WEST Wiltshire rail services might be preserved or even improved under a new Great Western franchisee, a councillor has said.
Westbury councillors spoke of their fears last week that direct services between the town and London Paddington could be dropped as they are no longer a requirement for the franchise.
With the line through Westbury not being electrified, and pressure from the South West for quicker journey times, they fear the town might lose its high speed services.
But Cllr Richard Gamble, cabinet member for transport, acknowledged that such services were under threat, but said the council was working hard to maintain the link, and that the TransWilts service
between Westbury and Swindon may even benefit.
“The Government has changed the way franchises work so that rather than specifying services they require a minimum number of stops at specific stations,” he said.
“This is set at the current level, 95 per day for Westbury, and the franchisee will decide where the services will run.
“This will allow them to be more flexible to local needs and we could see the service through Westbury improved, as well as a benefit for the TransWilts service.
“I have written to the Department for Transport to express our concerns and emphasise that while Westbury is only a small town it is a major hub for Wiltshire commuters.”
In a letter to Cllr Gamble, DfT franchise officer Martin Holt said the Government’s aim was to achieve an equitable balance between faster journey times and intermediate station calls, and it was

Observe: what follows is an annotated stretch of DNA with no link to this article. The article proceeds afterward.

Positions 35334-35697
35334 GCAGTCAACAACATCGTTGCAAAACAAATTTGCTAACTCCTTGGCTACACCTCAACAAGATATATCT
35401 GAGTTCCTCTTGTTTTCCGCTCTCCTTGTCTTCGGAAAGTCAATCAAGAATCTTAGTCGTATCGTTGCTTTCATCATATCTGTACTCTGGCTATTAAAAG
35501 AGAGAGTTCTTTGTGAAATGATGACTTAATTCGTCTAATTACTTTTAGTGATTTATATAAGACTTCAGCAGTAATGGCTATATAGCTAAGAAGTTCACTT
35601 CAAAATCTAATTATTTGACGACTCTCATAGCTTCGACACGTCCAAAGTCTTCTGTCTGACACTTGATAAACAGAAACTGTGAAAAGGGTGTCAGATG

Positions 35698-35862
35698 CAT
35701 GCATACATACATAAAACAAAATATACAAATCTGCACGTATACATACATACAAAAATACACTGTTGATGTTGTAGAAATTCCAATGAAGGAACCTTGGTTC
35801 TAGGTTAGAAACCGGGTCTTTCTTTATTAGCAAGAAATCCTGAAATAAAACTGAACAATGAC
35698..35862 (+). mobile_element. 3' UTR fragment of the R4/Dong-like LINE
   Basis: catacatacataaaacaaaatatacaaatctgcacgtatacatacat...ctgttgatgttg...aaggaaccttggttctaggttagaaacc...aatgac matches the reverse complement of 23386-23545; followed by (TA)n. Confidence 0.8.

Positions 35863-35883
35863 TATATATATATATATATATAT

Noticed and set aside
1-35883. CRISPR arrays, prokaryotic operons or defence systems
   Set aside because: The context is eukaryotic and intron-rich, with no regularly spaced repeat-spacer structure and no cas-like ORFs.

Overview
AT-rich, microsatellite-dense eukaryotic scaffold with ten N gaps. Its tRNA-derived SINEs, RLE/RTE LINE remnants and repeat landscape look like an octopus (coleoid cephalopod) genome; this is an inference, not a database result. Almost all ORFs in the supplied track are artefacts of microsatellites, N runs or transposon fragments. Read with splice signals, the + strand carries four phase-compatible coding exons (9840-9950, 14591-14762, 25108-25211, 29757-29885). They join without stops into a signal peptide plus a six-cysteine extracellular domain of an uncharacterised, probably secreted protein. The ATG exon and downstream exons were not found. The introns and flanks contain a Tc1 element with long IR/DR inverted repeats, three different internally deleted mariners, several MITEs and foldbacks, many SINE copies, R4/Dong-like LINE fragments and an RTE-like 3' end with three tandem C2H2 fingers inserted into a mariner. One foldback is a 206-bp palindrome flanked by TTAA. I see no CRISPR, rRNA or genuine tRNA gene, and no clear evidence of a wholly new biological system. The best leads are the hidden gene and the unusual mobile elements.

working on schemes based on local need.
Currently there are at least eight trains from Westbury to Paddington every weekday.
South West Wiltshire MP Andrew Murrison said he would also be writing to the DfT to emphasise the importance of the link. He said: “I am not going to second guess what the proposals will be but
certainly I want to see an improved service from Westbury to Paddington, and at more affordable prices.
“There is a stronger and stronger commercial case for improving the TransWilts service as well.”
FirstGroup, Arriva, National Express and Stagecoach will put forward their bids for the Great Western Franchise next month.
Commuters in fear of cuts
Rory Ingleby-Mackenzie, 57, of Frome
“I commute to Paddington three times a week and the trains are already packed once you get up to Reading in each direction.
“I dare say I would adjust somehow if they cut services but it would be very inconvenient. The cost of a season ticket is enormous as well. It would be good to see that reduced.”
Caroline Toomey, of Bratton
“I used to get the train to London regularly. Now I commute to Reading, but if the direct services were cut it would be very difficult for me to continue doing so.
“The stopping service would take so much longer that I couldn’t do it every day, I might have to stay up there.
“There are a good 60 people from Westbury who catch the 7am train.”